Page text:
E-cigarettes set to be banned on all hospital campuses

World Health Organisation says e-cigarettes should be avoided until deemed safe

The global market in e-cigarettes from $2 billion in 2012 to $3 billion last year. Photograph: Mike Segar/Reuters

The global market in e-cigarettes from $2 billion in 2012 to $3 billion last year. Photograph: Mike Segar/Reuters


First they were banned on buses and trains and now e-cigarettes are being ruled out of order on all hospital campuses, as Irish regulators grapple with a new front in the war on tobacco.

The decision by the HSE to prohibit e-cigarettes in its facilities from next week coincided yesterday with the first move towards regulation by the US Food and Drugs Administration (FDA), which has proposed a ban on sales to those aged under 18.

You’d have to be living on another planet not to have noticed the boom in sales of e-cigarettes over the past two years. In my own part of Dublin, three new shops dedicated to “vaping” have opened in the past six months. Not since headshops has Irish retail seen such a boom.

This growth has happened in a legal and regulatory vacuum, as e-cigarettes are not subject to any of the traditional controls applying to regular cigarettes. They don’t contain tobacco, and don’t emit smoke; instead, these battery-powered gadgets heat up liquid nicotine, which turns into a vapour – hence “vaping” – that smokers inhale.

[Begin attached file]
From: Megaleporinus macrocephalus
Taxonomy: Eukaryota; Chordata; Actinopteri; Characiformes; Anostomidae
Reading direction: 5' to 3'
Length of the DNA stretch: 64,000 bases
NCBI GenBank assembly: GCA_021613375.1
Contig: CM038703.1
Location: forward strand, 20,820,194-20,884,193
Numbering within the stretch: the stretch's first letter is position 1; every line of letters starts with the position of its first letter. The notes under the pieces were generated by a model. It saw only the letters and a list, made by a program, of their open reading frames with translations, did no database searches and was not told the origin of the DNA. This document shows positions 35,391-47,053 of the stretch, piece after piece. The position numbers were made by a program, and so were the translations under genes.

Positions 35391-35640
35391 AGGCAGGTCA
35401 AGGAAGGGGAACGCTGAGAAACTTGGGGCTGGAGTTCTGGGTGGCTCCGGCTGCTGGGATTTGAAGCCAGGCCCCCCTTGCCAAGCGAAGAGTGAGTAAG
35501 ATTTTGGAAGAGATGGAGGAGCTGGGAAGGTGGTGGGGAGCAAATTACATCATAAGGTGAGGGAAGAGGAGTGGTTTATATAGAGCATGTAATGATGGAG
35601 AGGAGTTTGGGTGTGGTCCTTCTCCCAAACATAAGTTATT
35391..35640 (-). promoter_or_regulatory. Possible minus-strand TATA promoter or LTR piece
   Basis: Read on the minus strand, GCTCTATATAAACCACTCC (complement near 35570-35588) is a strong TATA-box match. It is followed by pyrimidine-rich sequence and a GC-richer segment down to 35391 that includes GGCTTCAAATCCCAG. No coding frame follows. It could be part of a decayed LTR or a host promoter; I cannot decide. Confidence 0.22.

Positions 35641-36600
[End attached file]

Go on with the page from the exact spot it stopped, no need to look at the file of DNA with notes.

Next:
Dismissed initially as a fad from China, where they were invented, e-cigarettes have taken off in a serious way. The global market grew from $2 billion in 2012 to $3 billion last year. This is small compared to the $700 billion value of tobacco sales, but that market is in terminal decline. “Big tobacco”, seeing the writing on the wall, has begun to snap up some of the small firms that pioneered e-cigarettes.

Here, health advocates have looked on in confusion and even horror at this trend. Ireland led the way internationally with the workplace smoking ban a decade ago, and extensive plans are in train to build on the success of this initiative by driving down smoking rates further. However, the proliferation of e-smoking threatens this progress by “normalising” a behaviour that seemed to be dying out.

“We have smoke-free policies in operations on 92 per cent of health campuses, but the fact that some people were smoking e-cigarettes was making these policies more difficult to implement,” says HSE director of health Dr Stephanie O’Keeffe.

Individual smokers have said e-cigarettes help them kick the habit, but the World Health Organisation says their efficacy in helping people to quit has not been scientifically demonstrated.

Irish regulators, taking their cue from the WHO, have focused on product safety issues, such as would arise with any new product. Questions have been raised about the amount of nicotine in the product, which can vary greatly, the presence of other, toxic chemicals and the fire risks. A number of children have been harmed by exposure to e-cigarettes liquids and the HSE has highlighted the risks that can arise from the use of e-cigarettes close to hospital oxygen supplies.

The WHO says that until e-cigarettes are deemed safe by a regulatory body, consumers should avoid them. But as Dr O’Keefe admits, the bans may yet have to be revisited.